Power Wheeling Will Open Renewable Energy Investment Opportunities in Indonesia

press release
Fabby Tumiwa, Direktur Eksekutif IESR
Fabby Tumiwa, Direktur Eksekutif IESR

Jakarta, May 20, 2024– The government is again pushing for the power wheeling scheme to be included in the Draft New and Renewable Energy Bill (RUU EBET). This scheme will fulfill New and Renewable Energy (NRE) supply Articles 29A and 47A in network utilization cooperation (open access). 

The power wheeling scheme is the joint use of the electricity network. In this scheme, power producers can distribute electricity directly to end users using transmission and distribution networks owned by license holders. 

The Institute for Essential Services Reform (IESR) supports the inclusion of power wheeling in the EBET Bill. IESR believes that the implementation of power wheeling will create opportunities for developing more comprehensive renewable energy sources and utilization to support the energy transition towards net-zero emission (NZE) set by the government.

The existence of power wheeling will impact the growing supply and demand for renewable energy, particularly industrial electrification solutions, thus stimulating increased investment. Power wheeling also enhances communities’ and businesses’ access to renewable energy.

Fabby Tumiwa, Executive Director of IESR, mentioned that the reliance on demand and the procurement process from the State Electricity Company (PLN) presents a rapid challenge to developing renewable energy in Indonesia. The fact that PLN is the sole off-taker (energy buyer/provider) leads to suboptimal development of renewable energy resources. Tumiwa suggested that implementing a power wheeling scheme would encourage the participation of other state-owned and private electricity producers in the development of renewable energy, consequently accelerating the increase of Indonesia’s renewable energy mix.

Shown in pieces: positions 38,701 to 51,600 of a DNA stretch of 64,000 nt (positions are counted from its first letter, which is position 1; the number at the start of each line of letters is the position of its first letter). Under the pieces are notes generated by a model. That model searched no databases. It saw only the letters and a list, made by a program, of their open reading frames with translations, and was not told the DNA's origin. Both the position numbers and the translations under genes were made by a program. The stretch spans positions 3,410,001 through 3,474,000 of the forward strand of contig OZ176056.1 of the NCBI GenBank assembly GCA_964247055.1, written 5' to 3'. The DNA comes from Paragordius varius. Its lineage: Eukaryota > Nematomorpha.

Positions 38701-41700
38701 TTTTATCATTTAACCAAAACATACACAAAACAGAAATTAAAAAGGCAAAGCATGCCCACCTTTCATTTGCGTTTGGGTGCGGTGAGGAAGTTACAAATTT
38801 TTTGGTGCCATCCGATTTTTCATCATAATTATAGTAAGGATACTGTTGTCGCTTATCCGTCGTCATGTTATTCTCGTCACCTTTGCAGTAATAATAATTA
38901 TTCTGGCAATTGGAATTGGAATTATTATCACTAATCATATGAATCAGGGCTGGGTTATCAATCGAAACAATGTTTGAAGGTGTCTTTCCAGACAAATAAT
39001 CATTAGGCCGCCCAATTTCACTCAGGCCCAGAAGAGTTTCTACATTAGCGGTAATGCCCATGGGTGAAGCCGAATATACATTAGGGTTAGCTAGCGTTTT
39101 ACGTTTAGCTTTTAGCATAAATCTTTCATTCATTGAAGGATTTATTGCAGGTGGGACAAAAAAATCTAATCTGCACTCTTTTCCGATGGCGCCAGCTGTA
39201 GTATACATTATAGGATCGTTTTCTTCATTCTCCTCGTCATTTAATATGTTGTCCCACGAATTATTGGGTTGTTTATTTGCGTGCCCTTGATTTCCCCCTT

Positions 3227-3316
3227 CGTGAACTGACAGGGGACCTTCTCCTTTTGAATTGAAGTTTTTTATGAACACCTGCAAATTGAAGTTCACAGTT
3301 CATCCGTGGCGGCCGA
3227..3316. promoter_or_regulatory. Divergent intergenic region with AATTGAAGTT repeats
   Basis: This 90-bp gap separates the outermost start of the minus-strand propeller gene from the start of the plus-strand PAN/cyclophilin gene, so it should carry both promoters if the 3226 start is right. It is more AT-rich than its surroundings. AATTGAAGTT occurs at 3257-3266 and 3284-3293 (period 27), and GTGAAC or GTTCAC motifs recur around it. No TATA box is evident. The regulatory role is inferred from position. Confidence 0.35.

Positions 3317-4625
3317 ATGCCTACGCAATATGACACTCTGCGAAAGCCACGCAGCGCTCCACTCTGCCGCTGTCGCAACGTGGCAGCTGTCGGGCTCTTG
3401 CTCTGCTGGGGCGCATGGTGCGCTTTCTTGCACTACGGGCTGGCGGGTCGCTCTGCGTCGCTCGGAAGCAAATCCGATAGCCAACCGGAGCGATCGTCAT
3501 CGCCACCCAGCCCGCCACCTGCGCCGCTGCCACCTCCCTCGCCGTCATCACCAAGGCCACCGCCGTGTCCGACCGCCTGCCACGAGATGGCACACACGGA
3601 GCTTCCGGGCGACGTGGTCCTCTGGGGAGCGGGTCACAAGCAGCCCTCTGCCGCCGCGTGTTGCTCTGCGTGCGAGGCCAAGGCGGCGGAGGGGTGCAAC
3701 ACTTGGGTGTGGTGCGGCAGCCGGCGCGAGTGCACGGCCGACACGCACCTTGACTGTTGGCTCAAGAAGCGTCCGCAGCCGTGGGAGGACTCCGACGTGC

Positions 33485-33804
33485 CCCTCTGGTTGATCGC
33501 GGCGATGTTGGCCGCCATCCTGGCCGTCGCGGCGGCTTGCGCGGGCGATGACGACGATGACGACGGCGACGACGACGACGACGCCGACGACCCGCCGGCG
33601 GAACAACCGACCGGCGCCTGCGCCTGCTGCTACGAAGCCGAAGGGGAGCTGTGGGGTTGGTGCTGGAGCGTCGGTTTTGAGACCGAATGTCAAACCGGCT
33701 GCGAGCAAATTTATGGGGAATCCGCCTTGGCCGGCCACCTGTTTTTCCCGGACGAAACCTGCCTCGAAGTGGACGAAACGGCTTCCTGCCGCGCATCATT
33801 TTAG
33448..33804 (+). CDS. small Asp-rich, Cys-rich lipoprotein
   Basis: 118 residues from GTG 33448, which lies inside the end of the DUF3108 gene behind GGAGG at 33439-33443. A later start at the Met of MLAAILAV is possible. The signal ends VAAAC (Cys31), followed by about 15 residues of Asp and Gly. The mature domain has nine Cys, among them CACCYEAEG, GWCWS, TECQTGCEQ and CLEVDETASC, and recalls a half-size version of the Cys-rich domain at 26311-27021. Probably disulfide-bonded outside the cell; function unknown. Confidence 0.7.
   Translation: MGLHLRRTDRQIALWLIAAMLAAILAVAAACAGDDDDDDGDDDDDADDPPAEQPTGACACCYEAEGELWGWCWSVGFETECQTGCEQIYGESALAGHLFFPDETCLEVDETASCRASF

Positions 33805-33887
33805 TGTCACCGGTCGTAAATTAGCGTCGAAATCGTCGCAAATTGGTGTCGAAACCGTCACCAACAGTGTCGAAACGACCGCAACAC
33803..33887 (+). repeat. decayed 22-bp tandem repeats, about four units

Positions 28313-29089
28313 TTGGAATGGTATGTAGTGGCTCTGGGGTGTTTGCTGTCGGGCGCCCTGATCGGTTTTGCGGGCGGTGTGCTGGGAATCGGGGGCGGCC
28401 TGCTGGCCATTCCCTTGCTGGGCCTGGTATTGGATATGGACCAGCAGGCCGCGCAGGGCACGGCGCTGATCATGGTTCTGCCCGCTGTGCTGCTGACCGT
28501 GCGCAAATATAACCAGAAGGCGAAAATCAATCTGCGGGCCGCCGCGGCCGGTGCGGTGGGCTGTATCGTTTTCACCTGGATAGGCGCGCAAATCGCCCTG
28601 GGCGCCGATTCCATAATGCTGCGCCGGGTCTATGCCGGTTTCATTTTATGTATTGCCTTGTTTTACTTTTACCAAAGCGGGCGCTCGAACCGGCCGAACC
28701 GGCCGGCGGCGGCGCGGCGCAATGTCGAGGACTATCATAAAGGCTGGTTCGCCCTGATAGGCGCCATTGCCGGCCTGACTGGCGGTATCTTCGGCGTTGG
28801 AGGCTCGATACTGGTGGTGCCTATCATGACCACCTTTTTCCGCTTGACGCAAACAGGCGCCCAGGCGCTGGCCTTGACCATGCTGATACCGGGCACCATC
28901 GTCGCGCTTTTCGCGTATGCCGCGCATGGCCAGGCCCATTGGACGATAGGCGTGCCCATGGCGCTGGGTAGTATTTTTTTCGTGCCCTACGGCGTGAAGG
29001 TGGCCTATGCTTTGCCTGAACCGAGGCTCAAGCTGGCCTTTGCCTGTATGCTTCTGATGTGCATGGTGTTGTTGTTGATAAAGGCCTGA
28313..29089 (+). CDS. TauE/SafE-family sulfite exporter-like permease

Fabby assessed that concerns considering power wheeling as a form of electricity privatization are inappropriate. The transmission network was not sold to the private sector and is still owned by PLN as a state-owned enterprise. Instead, this scheme can optimize the utilization of PLN’s transmission network assets to increase PLN’s revenue from network rental fees, which can be used to strengthen PLN’s investment in the network. 

IESR highlights several things that need to be considered when implementing power wheeling. First, this power wheeling scheme should be a mechanism that promotes renewable energy. Therefore, renewable power wheeling must be mentioned explicitly in the bill. Second, implementing power wheeling should not compromise the reliability of the electricity supply. Third, power wheeling must be regulated so as not to harm the network owner. Therefore, the tariff for using the shared electricity network (wheeling charge) must reflect the costs required to maintain and improve system reliability and ancillary services and cover investment costs for network reinforcement. Fourth, the government or regulator sets the tariff formula for using the shared electricity network, and fifth, to clarify the implementation, it is necessary to make more detailed derivative rules regarding power wheeling.